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RTI easement extended to 2016 for smallest firms

10 December 2013
Issue: 4432 / Categories: News , on or before , RTI , Admin , Employees , Income Tax

HMRC seek views on revamped direct collection rules

Existing employers with nine or fewer employees will be able to report PAYE information on or before the last pay day in the tax month until April 2016, HMRC have announced.

The department has acknowledged that some of the smallest firms and their agents need more time to adapt to real-time information (RTI), and has agreed to allow two years for affected parties adapt their processes to ensure they are ready to report all payments in real time.

All employers will be required from April 2016 to report PAYE each time they pay their employees, unless an exception applies. The Revenue will be encouraging micro businesses to adapt their processes sooner to ensure that they are ready to report all payments each time they pay their employees by April 2016.

The extention is a narrower measure than the current relaxation of rules for businesses with fewer than 50 members of staff, which will come to an end on 5 April 2014 for employers with ten or more workers.

Paul Aplin, partner with AC Mole & Sons said he would have preferred to have seen the existing easement extended beyond April 2014, “but ministers made it very clear they would not agree to [such a measure]. They and HMRC did, however, listen to the case put to them, and the announcement of an extension of the easement for micro employers will help many thousands of businesses.”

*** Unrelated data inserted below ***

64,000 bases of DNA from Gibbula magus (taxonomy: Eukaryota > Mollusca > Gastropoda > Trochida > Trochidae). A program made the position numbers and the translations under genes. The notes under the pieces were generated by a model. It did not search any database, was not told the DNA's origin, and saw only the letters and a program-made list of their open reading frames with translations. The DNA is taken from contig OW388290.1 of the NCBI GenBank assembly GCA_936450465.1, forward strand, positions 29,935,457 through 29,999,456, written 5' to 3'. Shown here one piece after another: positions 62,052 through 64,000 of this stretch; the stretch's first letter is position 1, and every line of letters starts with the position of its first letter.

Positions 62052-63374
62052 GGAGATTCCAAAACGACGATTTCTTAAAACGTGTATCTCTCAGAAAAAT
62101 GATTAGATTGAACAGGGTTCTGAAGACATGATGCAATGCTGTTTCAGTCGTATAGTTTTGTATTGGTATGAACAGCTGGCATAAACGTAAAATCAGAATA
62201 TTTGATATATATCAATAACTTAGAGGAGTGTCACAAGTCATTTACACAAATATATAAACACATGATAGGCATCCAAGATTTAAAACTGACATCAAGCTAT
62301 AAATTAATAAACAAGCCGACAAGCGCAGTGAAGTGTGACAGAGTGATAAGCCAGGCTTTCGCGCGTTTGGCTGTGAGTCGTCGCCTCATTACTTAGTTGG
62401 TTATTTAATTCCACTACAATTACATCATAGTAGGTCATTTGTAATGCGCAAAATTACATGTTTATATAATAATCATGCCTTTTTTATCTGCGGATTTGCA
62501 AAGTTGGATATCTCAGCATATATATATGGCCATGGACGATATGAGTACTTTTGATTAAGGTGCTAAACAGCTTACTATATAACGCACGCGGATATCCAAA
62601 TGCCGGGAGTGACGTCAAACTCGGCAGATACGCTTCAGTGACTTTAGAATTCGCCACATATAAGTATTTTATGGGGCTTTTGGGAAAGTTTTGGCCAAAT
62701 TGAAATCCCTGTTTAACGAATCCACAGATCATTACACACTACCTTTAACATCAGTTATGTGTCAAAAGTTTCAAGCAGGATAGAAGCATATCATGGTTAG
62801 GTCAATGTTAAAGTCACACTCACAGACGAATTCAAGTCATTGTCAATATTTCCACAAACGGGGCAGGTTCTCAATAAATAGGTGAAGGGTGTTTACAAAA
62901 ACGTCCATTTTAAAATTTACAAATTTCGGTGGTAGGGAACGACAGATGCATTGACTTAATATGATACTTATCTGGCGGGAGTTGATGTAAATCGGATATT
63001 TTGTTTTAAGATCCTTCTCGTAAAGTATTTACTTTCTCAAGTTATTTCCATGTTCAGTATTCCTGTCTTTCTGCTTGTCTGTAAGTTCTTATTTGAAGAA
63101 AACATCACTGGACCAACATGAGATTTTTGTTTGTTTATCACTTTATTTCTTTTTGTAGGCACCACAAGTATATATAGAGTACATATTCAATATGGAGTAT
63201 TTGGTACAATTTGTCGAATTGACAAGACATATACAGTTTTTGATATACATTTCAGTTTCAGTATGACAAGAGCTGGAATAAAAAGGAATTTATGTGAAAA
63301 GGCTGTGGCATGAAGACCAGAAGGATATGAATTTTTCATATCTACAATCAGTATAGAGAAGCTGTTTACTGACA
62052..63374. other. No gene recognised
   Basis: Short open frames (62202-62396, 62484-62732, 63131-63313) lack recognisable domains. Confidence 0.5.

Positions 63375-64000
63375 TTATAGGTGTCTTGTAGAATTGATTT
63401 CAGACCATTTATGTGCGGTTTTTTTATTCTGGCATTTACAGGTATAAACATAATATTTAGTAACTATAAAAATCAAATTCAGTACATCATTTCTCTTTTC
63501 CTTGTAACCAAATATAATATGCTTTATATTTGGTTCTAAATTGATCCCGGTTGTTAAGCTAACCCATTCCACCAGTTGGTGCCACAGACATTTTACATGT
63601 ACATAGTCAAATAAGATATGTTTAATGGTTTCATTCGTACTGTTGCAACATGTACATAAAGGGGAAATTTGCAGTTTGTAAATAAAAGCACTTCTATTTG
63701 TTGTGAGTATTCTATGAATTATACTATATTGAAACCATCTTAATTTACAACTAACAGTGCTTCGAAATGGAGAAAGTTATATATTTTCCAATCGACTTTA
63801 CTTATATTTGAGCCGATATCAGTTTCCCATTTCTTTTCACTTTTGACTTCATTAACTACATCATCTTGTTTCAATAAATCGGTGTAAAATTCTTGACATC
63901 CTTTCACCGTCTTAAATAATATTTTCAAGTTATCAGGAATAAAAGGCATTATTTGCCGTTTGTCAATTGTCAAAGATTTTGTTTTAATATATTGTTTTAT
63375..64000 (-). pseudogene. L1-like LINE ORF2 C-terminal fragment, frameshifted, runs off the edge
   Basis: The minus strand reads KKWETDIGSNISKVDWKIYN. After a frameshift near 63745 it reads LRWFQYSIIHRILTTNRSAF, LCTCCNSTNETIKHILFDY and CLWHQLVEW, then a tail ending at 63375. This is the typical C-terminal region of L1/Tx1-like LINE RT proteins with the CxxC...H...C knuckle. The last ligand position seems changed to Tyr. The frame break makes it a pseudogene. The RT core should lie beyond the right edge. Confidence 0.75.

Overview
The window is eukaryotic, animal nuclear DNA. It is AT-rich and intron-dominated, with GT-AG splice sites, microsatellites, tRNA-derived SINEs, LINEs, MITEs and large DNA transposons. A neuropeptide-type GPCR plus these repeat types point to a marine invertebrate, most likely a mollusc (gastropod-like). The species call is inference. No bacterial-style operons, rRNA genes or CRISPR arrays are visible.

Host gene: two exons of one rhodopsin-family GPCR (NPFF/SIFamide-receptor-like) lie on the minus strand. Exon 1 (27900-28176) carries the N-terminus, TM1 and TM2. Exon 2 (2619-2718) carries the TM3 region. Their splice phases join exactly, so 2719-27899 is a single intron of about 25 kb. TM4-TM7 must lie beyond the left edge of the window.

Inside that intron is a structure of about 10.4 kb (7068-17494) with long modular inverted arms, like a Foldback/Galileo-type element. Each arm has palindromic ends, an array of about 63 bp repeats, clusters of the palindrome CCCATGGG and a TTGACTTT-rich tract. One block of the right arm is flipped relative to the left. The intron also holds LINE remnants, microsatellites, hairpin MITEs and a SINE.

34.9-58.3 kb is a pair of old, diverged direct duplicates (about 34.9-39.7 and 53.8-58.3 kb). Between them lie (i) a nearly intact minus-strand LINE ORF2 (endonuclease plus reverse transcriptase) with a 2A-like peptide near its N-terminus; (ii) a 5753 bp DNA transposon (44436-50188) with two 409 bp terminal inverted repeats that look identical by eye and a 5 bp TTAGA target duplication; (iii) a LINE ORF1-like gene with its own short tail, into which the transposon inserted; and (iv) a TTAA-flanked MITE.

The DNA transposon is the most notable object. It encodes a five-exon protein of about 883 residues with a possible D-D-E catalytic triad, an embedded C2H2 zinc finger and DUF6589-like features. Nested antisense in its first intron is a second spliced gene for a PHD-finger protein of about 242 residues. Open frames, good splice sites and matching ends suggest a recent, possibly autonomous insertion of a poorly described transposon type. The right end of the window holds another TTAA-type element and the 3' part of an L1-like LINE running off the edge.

HMRC have also published the results of discussions held with firms to examine the impact of the ‘on or before’ rule, the subject of a recent department survey that attracted more than 24,000 responses.

Around 50% of the agents who completed the poll admitted they found ‘on or before’ reporting difficult or fairly difficult. More than 70% of employers claimed the reporting was easy, with just over 10% finding it very difficult, but 79% of tax advisers and 36% of employers said RTI had created an increase in their administrative load.

Aplin remarked, “What is very striking is that fewer than 10% of respondents, in some questions fewer than 5%, thought the cost of dealing with payroll had decreased or indeed would have decreased in a year’s time. Relieving even some employers of that burden is a positive move.”

The Revenue said it is aiming to improve RTI guidance for micro firms and to work with the software industry to develop new ways to report PAYE information on or before the date on which employees are paid.

The tax authority is also seeking views on changes to RTI rules covered by the Income Tax (Pay As You Earn) Regulations 2003 (SI 2003/2682), the Social Security (Contributions) Regulations 2001 (SI 2001/1004), and the Income Tax (Construction Industry Scheme) Regulations 2005 (SI 2005/2045).

The alterations provide for the direct collection procedure to apply where it is not practicable for the employer to deduct tax by reference to the tax tables: for example, where an employer has no place of business in the UK.

An employee in such cases will be required to report receipt of payments of PAYE income under RTI.

The new regulations make minor amendments to the RTI reporting requirements for employers exempt from online filing, who will deliver quarterly information returns rather than reporting at time of payment to the employee.

Comments should be sent to the taxman by email no later than 24 January 2014.

Issue: 4432 / Categories: News , on or before , RTI , Admin , Employees , Income Tax
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